The Upstart Crow opened at the Gielgud Theatre in February 2020 to an array of glowing reviews and sold out performances. The Daily Telegraph described the show as “just the hey nonny-nonny nonsense the doctor ordered with much to crow about.” Then Covid hit and theatres were forced to close for the first lockdown.

Now, one plague and an Olivier Award nomination later, this all-new comedy is back, starring David Mitchell who will resume his West End debut in Ben Elton’s stage adaptation of the critically acclaimed BBC TV sitcom, Upstart Crow. Rejoining Mitchell on stage will be Gemma Whelan (DI Ray, Game of Thrones, Gentleman Jack) as the sweet and fragrant Kate, along with a troupe of players to be announced.

Directed by Sean Foley, The Upstart Crow will open at the Apollo Theatre on 23 September for a limited 10 week run and see Mitchell once more don the bald wig and bardish coddling pouch in his iconic characterisation of Will Shakespeare.

David Mitchell says: “A whole pandemic later, I’m delighted to have the opportunity to continue my West End debut as history’s most famous balding dramatist and escape back to 1605 through the amazing comic imagination of Ben Elton. We aim to bring Shakespearean London back to life in every way apart from the smell.”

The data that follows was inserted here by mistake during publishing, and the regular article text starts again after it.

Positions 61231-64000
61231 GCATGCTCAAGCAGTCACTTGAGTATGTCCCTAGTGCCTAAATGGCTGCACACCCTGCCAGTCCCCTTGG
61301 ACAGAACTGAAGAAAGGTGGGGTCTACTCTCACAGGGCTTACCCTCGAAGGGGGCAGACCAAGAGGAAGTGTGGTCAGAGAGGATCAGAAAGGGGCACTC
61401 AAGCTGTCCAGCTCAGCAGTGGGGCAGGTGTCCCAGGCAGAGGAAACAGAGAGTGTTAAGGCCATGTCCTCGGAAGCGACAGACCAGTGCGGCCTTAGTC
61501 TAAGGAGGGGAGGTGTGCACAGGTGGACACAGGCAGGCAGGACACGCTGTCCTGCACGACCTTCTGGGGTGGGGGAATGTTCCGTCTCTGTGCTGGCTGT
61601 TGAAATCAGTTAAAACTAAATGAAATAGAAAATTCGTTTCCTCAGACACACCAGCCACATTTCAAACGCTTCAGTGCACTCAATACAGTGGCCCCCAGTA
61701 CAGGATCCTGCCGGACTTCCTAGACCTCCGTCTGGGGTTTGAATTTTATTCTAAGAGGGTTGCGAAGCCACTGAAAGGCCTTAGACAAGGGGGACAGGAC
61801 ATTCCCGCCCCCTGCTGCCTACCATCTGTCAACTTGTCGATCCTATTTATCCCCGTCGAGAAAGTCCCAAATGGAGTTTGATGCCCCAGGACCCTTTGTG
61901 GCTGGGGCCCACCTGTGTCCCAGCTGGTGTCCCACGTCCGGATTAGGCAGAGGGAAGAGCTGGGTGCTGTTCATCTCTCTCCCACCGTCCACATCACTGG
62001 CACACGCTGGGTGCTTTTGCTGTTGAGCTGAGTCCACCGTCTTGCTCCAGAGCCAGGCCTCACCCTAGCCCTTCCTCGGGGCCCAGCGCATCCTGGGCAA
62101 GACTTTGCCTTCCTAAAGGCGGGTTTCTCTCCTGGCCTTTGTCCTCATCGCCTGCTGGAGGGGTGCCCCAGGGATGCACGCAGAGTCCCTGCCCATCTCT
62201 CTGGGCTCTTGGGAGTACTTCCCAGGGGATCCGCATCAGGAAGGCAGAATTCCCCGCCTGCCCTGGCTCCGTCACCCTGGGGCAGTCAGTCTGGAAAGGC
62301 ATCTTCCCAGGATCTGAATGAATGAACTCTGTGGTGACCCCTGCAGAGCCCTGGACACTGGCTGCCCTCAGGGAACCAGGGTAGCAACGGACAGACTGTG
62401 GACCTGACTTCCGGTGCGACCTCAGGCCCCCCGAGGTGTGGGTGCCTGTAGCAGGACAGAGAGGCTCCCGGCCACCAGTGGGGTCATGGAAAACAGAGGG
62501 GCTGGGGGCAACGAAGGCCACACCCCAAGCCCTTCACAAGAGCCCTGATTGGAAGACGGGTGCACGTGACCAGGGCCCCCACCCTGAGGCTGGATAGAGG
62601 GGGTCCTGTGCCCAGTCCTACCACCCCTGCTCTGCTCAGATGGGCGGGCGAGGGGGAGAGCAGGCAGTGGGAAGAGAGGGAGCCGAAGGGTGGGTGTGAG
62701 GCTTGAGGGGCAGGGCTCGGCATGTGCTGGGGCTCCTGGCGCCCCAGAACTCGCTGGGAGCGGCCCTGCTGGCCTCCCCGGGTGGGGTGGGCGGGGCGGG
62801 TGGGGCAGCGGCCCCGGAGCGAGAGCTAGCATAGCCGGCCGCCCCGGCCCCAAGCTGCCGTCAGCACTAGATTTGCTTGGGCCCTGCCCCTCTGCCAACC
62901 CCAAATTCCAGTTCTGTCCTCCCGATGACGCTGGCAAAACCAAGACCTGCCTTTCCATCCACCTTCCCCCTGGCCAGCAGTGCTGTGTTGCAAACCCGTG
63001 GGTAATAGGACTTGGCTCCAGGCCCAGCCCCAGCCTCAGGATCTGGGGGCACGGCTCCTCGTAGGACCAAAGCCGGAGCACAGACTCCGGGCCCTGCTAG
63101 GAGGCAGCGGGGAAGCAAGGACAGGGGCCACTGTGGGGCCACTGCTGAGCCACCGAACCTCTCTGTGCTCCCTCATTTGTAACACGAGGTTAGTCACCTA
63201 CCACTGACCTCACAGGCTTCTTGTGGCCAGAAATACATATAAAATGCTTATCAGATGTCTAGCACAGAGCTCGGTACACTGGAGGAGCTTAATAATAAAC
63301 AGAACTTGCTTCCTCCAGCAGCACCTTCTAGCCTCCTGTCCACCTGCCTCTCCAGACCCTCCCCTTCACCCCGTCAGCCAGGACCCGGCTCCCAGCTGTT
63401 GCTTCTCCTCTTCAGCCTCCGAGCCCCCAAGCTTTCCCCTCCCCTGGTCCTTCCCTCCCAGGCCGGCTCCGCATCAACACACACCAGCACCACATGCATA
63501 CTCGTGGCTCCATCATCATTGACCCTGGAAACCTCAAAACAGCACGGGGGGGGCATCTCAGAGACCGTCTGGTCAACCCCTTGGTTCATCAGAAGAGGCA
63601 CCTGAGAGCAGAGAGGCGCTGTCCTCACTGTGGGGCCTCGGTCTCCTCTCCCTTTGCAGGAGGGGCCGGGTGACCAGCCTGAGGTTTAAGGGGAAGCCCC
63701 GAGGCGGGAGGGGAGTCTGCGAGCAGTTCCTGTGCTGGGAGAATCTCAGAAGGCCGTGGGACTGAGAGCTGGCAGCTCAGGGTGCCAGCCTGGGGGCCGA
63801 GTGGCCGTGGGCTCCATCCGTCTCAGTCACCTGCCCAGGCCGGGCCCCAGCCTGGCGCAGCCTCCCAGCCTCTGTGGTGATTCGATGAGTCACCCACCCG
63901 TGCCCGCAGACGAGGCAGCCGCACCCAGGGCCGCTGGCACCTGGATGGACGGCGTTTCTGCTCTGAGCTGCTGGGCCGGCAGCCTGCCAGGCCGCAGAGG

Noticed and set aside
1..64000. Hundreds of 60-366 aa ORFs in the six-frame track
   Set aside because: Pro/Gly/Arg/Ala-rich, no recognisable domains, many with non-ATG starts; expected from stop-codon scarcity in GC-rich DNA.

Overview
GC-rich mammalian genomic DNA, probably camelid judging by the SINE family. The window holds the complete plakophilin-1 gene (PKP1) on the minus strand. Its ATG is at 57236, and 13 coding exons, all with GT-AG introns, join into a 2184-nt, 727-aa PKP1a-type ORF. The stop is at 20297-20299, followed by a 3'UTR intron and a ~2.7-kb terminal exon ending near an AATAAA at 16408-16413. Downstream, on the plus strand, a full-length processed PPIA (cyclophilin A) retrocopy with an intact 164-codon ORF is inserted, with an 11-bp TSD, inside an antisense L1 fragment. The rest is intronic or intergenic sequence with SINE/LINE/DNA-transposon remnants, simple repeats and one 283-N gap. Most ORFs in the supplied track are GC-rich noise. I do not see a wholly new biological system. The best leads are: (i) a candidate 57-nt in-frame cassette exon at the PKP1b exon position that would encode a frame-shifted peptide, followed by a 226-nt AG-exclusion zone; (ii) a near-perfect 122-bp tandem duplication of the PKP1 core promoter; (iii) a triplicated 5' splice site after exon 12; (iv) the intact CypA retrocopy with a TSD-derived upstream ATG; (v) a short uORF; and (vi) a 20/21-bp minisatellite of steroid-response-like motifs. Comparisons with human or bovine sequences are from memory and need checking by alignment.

Gemma Whelan says: “I’m so delighted to be back on stage alongside David and working with Ben Elton again. Amongst the pure unadulterated silliness of 1605, we get to tackle real, modern day issues in a brilliant show full of twists, turns, surprises and a dancing animal!”

Ben Elton says: “The Bard is back! The theatres were closed due to plague in Shakespeare’s day just as they have been in our own, so I couldn’t be prouder and happier that The Upstart Crow is once more bringing the laughter to the West End.”

‘Tis 1605 and England’s greatest playwright is in trouble. Will Shakespeare has produced just two plays; Measure for Measure, which according to King James was incomprehensible bollingbrokes by any measure, and All’s Well That End’s Well which didn’t even end well. Will desperately needs to maketh a brilliant new play to bolster his reputation and avoid being cast aside by King and country. But Will’s personal life is encountering more dramatic twists and turns than any theatrical story he can conjure. How the futtock can a Bard be expected to find a plot for a play whilst his daughters run amok and his house is used as refuge for any old waif and stray. As time runs out, can Will hold on to his dream of being recognised now and for all time, as indisputably the greatest writer that ever lived, or will family woes thwart Will’s chances of producing his masterwork?

Apollo Theatre, Shaftesbury Avenue, London, W1D 7EZ
First preview: 23 September
Final show: 3 December

Evening Performances: Monday to Saturday at 7.30pm
Matinees: Wednesday and Saturday at 2.30pm

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